^'ij of the principal, 1 5.9 0 [6 per cent.

^ of the interest at 5 per cent., 3.1 8

Principal for 3d year, 3 3 7.0 8 Amount for 2d year at

J\j of the principal, 1 0.8 4 5 [6 per cent.

| of the interest at 5 per cent., 3.3 7 0

3 5 7.3 0 4 Amount for 3d year First principal, 3 0 0.0 0 [at 6 per cent.

Compound interest for 4 years, $ 5 7.3 0 4 Ans.

In the second operation the work is somewhat abridged, by finding the interest for each year at 6 per cent. by taking fa of the principal for the interest at 5 per cent., and \ of that for interest at 1 per cent.

Rule. Find the interest of the given sum to the time the interest becomes due, and add it to the principal. Then, find the interest on this amount as a new principal, and add the interest to it, as before. Proceed in the same manner for each successive period when the interest becomes due until the lime of settlement.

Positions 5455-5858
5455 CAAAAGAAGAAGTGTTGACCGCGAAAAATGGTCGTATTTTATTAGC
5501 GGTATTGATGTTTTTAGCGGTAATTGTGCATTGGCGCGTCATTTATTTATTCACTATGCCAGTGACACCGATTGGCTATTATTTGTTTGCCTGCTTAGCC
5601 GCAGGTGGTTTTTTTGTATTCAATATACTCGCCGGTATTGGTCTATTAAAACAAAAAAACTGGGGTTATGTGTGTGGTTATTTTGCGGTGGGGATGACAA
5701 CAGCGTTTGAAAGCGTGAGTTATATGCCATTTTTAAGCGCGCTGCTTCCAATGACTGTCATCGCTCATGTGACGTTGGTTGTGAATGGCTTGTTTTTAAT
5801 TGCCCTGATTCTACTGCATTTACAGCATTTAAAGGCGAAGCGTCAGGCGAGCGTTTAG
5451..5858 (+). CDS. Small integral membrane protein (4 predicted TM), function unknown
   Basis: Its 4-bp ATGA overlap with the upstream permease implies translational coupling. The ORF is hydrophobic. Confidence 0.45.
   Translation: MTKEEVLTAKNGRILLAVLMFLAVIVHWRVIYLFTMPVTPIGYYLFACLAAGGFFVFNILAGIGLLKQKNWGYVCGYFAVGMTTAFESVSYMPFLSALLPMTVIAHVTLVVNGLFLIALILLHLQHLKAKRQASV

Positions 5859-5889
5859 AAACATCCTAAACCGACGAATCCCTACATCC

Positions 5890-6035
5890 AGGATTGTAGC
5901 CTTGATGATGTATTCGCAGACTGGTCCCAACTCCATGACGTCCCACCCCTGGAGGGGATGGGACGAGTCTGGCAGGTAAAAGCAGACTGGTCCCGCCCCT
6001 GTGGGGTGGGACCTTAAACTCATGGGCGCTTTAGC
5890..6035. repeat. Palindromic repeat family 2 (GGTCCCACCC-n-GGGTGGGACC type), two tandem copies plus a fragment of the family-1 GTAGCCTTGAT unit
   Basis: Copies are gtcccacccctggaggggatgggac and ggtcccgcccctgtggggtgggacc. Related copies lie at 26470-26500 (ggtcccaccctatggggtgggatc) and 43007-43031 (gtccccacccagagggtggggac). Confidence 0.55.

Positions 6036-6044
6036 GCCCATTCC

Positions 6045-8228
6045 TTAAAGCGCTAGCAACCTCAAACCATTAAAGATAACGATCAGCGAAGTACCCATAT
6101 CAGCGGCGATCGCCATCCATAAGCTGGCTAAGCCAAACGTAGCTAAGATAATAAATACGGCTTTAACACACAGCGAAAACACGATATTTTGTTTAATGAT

Subtract the principal from the last amount, and the remainder will be the compound interest.

Note. — When partial payments have been made on notes at compound interest, it is customary to fiiid the amount of the given principal, and from it to subtract the sum of the several amounts of the indorsements.

Examples.

2. What is the amount of $ 500 for 3 years at compound interest? Ans. $ 595.508.

3. What is the compound interest of $ 970 for 2 years 9 months and 24 days? Ans. $ 173.295.

4. What is the compound interest of $ 300 for 4 years 6 months, at 7 per cent.? Ans. $ 107.001.

5. What is the compound interest of $316 for 3 years 4 months and 18 days? Ans. $69,017.

377i The computation of compound interest is rendered more expeditious by means of the following